Nope--wasn't me.
I try hard not to tell people what they should do, but I do certainly try to tell people what they should think.


User avatar
C40
Posts: 2542
Joined: Thu Feb 17, 2011 4:30 am

Post by C40 »

ahh, my bad..
I remember being surprised by who said it.. I got interested and looked up what the average square footage of habitable land on earth per person (about 150 yards by 150 yards)... I tried to find the thread a few months ago but couldn't..


tylerrr
Posts: 651
Joined: Tue Dec 13, 2011 3:32 am
Location: Boston
Contact:

Post by tylerrr »

You can regulate corporate abuse and punish criminals without raising taxes on the rest of us. I don't think Wall Street should get away with their criminal behavior during the housing crisis.
Some want the U.S. to become economically like Sweden or France, or other European countries who provide more social welfare programs with higher taxes.
I just don't think that is America's place in the world economically. I don't want to go down that road and neither do most Americans.
If you like it so much, why don't you move there to take advantage of the wonderful welfare programs that you believe in so strongly? I'm not being sarcastic. I really don't understand why some of you don't move to heavily taxed countries because you repeatedly support those kinds of policies and believe in it so much.
The middle class pays a higher percentage of their income in taxes than any other portion of America. It's only getting worse under Obama especially with rising energy costs.
I personally don't think you can tax your way to economic growth. I don't think you can tax your way to a good life. It just doesn't make any sense to me.
Does anyone remember the Boston Tea Party in their history books? Taxation is overall oppressive. It chokes creativity, production, freedom of all kinds.
I've lived in S.F. Bay Area, Miami, Boston, and Louisville, Ky.
Every one of those areas have tons of do-nothing bums who want more of a handout from the government. They want others to take care of them because they are lazy, moronic bums.
Sorry, I don't have any sympathy for them.
I do have lots of compassion for people in real need. I even started a thread on this forum about getting EREs together to support a charity. I think it should be done out of your own volition. Not because you are forced under heavy taxation from a tyrannical government(governments always become tyrranical over time and steal your money).
That is my opinion and I'm sticking to it...
:)


secretwealth
Posts: 1948
Joined: Mon Jun 27, 2011 3:31 am

Post by secretwealth »

The word "tax/taxes" shows up in this thread 16 times. Here's a breakdown:
11 times the word is used by tylerr

3 times the word is used in a quote of tylerr

2 times the word is used to respond to tylerr
You have an obsession, tylerr. I think you should contemplate your obsession a bit more instead of railing against the "bums".
I do want to answer one of your questions:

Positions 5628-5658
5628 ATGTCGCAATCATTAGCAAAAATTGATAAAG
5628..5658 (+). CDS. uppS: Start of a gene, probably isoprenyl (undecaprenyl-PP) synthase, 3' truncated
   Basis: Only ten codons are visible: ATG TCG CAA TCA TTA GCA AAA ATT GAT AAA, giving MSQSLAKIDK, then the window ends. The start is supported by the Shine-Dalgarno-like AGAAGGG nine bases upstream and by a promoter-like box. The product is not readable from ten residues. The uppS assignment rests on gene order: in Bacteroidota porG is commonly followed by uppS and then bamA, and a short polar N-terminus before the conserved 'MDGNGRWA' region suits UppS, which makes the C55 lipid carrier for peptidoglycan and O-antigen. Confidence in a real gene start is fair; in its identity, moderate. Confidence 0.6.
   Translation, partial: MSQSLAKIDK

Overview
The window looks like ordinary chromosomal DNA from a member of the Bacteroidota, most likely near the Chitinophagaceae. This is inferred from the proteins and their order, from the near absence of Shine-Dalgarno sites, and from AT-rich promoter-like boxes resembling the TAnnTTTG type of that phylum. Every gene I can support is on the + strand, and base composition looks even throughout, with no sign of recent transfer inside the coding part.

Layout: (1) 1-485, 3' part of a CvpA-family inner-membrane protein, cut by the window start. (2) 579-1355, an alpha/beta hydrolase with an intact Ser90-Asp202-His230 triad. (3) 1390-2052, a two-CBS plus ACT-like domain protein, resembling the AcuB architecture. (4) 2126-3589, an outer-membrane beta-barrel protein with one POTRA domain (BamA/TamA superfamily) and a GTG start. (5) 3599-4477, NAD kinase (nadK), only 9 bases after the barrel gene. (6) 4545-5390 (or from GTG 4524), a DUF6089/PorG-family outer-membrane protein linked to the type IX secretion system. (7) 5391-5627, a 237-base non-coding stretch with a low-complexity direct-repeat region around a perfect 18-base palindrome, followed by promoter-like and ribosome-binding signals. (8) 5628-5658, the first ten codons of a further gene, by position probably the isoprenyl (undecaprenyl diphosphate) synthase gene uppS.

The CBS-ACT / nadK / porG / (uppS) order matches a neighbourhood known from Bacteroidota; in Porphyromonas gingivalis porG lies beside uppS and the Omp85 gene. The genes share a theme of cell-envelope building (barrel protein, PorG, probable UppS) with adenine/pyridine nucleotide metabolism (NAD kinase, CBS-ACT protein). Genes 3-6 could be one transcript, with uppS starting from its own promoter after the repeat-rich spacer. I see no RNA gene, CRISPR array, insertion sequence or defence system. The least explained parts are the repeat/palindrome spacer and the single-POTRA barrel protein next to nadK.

"If you like it so much, why don't you move there to take advantage of the wonderful welfare programs that you believe in so strongly? I'm not being sarcastic."
Firstly, lumping Sweden and France together is amusing--their tax codes and financial systems are about as different as lingonberry jam and red wine. Secondly, I did live in a country with a deep, comprehensive welfare system for years. I might go back some day; mostly I came back to America for work and weather. If Scandinavia was a bit further south, I might have stayed.
Here are some facts about that experience that may surprise you, but which you will probably just dismiss:
1. My tax rate was substantially lower than it is in the U.S.

2. Scandinavia countries are much worse at collecting taxes from the ultra rich than America. In other words, if you are a multi-millionaire, it is easier to pay 0% taxes if you're a Swede than if you're American.

3. The overall social benefits of the Scandinavian vs. U.S. system don't rest on tax revenue, but rest on more efficient systems (paper checks are unheard of, centralized computer systems allow business operations to occur much faster) or cultural cohesion (Swedes/Danes/Finns/Norwegians tend to embrace generous social welfare because they see their compatriots as part of their group, whereas America is more ethnically, culturally, racially, and geographically decisive).
So, my advice to you would be:
1. Stop obsessing over taxes.

2. Stop generalizing about whole countries you have never visited.

3. Travel more.


tylerrr
Posts: 651
Joined: Tue Dec 13, 2011 3:32 am
Location: Boston
Contact:

Post by tylerrr »

@secretwealth, Well, I've traveled to Britain, Italy, Mexico, Costa Rica, Nicaragua, Costa Rica, El Salvador, and Peru. Is that enough travel to meet your standards or am I not qualified to post on a forum?
It's interesting you said you left your country and came here to the U.S.A for work.....But when you get here, you immediately start advocating for policies that negatively affect your country of origin's economy in the first place. I hate to tell you, but you can't have it both ways. If you want a better paying job like we have here in the U.S.A in certain areas, then you can't have your social welfare state simultaneously. You can't HAVE BOTH. So please stop trying to convert the U.S.A into the place you left and talking down to people who disagree with you.
Now about taxes. Since I pay at least 50% of my income in taxes(state, federal, property, gas, etc. infinity), I can "obsess" about it as much as I'd like to....It's a pretty big deal to a lot of us because we don't think we get a very good return on all that money being sucked up by various, corrupt governments. Again, 50% of my income is a big deal to me and I won't shut about it because some guy like you doesn't want people to talk about it.